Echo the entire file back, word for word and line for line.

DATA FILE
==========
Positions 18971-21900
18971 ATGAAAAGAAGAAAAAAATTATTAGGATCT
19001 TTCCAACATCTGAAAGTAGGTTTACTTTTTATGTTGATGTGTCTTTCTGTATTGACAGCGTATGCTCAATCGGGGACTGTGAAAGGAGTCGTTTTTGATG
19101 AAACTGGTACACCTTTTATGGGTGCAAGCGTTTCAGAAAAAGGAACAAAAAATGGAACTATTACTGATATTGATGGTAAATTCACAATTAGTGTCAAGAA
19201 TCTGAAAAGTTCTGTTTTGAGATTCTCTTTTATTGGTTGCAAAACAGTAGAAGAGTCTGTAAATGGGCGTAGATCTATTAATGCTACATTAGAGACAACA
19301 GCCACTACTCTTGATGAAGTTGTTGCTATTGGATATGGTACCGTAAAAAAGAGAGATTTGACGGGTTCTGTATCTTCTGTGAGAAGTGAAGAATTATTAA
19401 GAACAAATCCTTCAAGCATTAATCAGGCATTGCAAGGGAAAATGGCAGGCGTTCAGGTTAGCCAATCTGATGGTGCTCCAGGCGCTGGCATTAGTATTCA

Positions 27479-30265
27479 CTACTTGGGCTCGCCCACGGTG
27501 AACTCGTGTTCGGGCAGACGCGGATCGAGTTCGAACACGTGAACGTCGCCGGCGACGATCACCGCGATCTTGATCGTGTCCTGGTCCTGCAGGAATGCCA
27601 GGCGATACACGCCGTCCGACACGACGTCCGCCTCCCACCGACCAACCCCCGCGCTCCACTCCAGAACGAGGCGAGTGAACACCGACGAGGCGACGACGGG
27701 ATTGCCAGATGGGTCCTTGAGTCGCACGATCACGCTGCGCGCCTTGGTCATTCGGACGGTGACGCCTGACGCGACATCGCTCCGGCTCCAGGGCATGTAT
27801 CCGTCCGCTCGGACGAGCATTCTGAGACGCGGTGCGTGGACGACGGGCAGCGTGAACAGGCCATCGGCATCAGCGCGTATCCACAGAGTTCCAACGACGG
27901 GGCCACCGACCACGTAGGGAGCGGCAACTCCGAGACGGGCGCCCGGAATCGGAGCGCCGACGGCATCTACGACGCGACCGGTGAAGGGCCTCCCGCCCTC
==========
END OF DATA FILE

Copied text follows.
Positions 18971-21900
18971 ATGAAAAGAAGAAAAAAATTATTAGGATCT
19001 TTCCAACATCTGAAAGTAGGTTTACTTTTTATGTTGATGTGTCTTTCTGTATTGACAGCGTATGCTCAATCGGGGACTGTGAAAGGAGTCGTTTTTGATG
19101 AAACTGGTACACCTTTTATGGGTGCAAGCGTTTCAGAAAAAGGAACAAAAAATGGAACTATTACTGATATTGATGGTAAATTCACAATTAGTGTCAAGAA
19201 TCTGAAAAGTTCTGTTTTGAGATTCTCTTTTATTGGTTGCAAAACAGTAGAAGAGTCTGTAAATGGGCGTAGATCTATTAATGCTACATTAGAGACAACA
19301 GCCACTACTCTTGATGAAGTTGTTGCTATTGGATATGGTACCGTAAAAAAGAGAGATTTGACGGGTTCTGTATCTTCTGTGAGAAGTGAAGAATTATTAA
19401 GAACAAATCCTTCAAGCATTAATCAGGCATTGCAAGGGAAAATGGCAGGCGTTCAGGTTAGCCAATCTGATGGTGCTCCAGGCGCTGGCATTAGTATTCA

Positions 27479-30265
27479 CTACTTGGGCTCGCCCACGGTG
27501 AACTCGTGTTCGGGCAGACGCGGATCGAGTTCGAACACGTGAACGTCGCCGGCGACGATCACCGCGATCTTGATCGTGTCCTGGTCCTGCAGGAATGCCA
27601 GGCGATACACGCCGTCCGACACGACGTCCGCCTCCCACCGACCAACCCCCGCGCTCCACTCCAGAACGAGGCGAGTGAACACCGACGAGGCGACGACGGG
27701 ATTGCCAGATGGGTCCTTGAGTCGCACGATCACGCTGCGCGCCTTGGTCATTCGGACGGTGACGCCTGACGCGACATCGCTCCGGCTCCAGGGCATGTAT
27801 CCGTCCGCTCGGACGAGCATTCTGAGACGCGGTGCGTGGACGACGGGCAGCGTGAACAGGCCATCGGCATCAGCGCGTATCCACAGAGTTCCAACGACGG
27901 GGCCACCGACCACGTAGGGAGCGGCAACTCCGAGACGGGCGCCCGGAATCGGAGCGCCGACGGCATCTACGACGCGACCGGTGAAGGGCCTCCCGCCCTC